EPL Jumble: Big Chief, Little Chief

Who did the best managing job this year in the EPL? Who did the worst?

(Note: We limit answers to about 50 words so participants may have answered only on of these….)

Rednapp, in his playing days OR on the set of Clockwork Orange...

Rob, 723FootballFilms: Harry Redknapp did a fantastic job of managing a mid-range payroll team to currently a spot in the Champions League.

He always does a great job of getting the most out of his young players and his role players.

As for the worst you have to go with Phil Brown. Brown who was sacked by Hull in March had a good enough squad to avoid relegation but let the chemistry of the team get to the point of combustion.

Chris, Arsenal: Best = Harry Redknapp with kudos to Alex McLeish for staying in the top half of the table with a mostly unknown (at least to me) team.

Worst = Rafa Benitez. This team never came together and should have been reinforced last summer.  Not sure all the blame can be put on the American owners and now we just can speculate who is next…The Special One?  Mcleish?  O’Neil

Richard, EPLTalk: Although I’ve continuously derided the league’s quality from position nine down, I think Mick McCarthy’s job at Wolves is still noteworthy.

Now, it shouldn’t take much to get a minimally talented team out of the Premiership’s drop, but Wolverhampton may not be minimally talented.  Kevin Doyle’s been surprisingly average (by EPL standards), inserting Hahnemann for Hennessey was a turning point of the season, and I like what I’ve seen from Karl Henry, but McCarthy has done wonders to put Wolves clear three weeks before the season’s end.

Scott, Die HipsterAlex McLeish.  Newly promoted and Birmingham’s highest finish in 50 years.  Very honorable mention to Roy Hodgson.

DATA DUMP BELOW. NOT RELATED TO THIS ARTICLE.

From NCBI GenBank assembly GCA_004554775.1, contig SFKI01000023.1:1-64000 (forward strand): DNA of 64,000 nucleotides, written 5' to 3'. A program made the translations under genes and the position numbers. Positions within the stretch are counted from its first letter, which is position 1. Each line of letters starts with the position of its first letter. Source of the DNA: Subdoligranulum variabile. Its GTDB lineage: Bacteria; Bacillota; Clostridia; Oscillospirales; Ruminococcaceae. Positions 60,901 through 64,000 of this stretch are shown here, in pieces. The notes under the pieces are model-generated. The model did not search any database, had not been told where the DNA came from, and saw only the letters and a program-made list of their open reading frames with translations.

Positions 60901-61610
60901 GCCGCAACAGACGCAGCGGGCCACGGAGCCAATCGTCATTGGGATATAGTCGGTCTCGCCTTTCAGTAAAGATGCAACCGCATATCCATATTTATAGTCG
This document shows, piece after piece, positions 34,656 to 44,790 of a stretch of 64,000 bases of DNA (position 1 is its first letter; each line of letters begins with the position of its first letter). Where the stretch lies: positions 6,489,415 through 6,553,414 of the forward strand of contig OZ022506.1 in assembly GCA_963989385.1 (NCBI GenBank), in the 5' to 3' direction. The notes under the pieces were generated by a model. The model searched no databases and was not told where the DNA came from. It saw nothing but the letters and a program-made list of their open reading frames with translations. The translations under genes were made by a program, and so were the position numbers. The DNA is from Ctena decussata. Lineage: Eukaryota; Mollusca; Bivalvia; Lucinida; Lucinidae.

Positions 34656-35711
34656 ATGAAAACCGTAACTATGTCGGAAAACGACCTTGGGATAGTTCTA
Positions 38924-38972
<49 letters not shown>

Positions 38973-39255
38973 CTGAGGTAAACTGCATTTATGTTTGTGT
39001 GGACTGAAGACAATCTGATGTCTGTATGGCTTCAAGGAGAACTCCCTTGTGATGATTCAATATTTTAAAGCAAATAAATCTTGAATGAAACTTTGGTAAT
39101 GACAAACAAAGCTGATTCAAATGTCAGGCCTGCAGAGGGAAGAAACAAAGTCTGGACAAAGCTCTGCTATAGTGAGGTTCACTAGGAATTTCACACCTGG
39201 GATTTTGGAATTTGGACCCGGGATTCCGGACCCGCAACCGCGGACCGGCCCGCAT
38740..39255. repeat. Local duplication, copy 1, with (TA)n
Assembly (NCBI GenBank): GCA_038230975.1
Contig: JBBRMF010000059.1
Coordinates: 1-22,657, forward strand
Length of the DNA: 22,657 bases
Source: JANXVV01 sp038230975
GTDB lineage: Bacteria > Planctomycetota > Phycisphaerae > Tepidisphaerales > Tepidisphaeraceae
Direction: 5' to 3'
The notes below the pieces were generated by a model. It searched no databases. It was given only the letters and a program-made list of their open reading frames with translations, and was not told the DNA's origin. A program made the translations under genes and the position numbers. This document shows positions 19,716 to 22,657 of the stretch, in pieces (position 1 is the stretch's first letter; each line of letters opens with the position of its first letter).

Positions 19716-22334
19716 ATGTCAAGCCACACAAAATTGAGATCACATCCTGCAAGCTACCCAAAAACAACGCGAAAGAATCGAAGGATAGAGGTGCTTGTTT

Now they just need a new logo...

Matthew, TSG:  Lots of great navigating of the campaign this year, from McLeish to Hodgson to Ferguson. McLeish preached teamwork and, bam, top ten finish for Birmingham. Ferguson, for his part, had to replace Ronaldo, deal with a rotating door on the backline and remember Ben Foster as the number one keeper.

To the gasps of Burnley fans, I give the award to Owen Coyle of Bolton. In less than a full season he took a very bland Bolton team, steered them from relegation, changed their style of play and is creating quite a buzz at the club. Burnley’s loss is a wandering sperm cell’s gain.

Worst job? Ian Dowie, Hull City. When you come in as a manager–even in a difficult situation–and are supposed to shake things up, you don’t have players committing silly fouls (Altidore, Boateng) and you don’t give up four goals and lose to Burnley at home in the midst of a relegation battle.

5 responses to this post.

  1. Posted by sfshwebb on 2010/05/04 at 5:30 PM

    Carlo Ancelotti needs to be considered if he wins the double.


  2. Posted by KMac on 2010/05/04 at 5:56 PM

    I am an underdog fan, so I have to throw in my first and second choices as Martin O’Neill and Roy Hodgson. They both delivered results without “buying” them which demonstrates exceptional skill, talent, and luck! The disparity in payroll between the top 4 and the rest is significant. Give Roy, Martin, or even Harry a larger fraction of the transfer budget that many of the top 4 have, and I guarantee better results from them, given their abilities – they generate confidence and inspiration in the staff they have and gel a team, rather than buy the best specialists at every position in the park, with depth. I’d cite Villa’s 6th place finish and Fulham’s 11th with a great Europa results.

    Worst? That would be either Phil Brown for his irrational changes and results or Avram Grant who took Mr. Redknapp’s work straight to the Championship as well.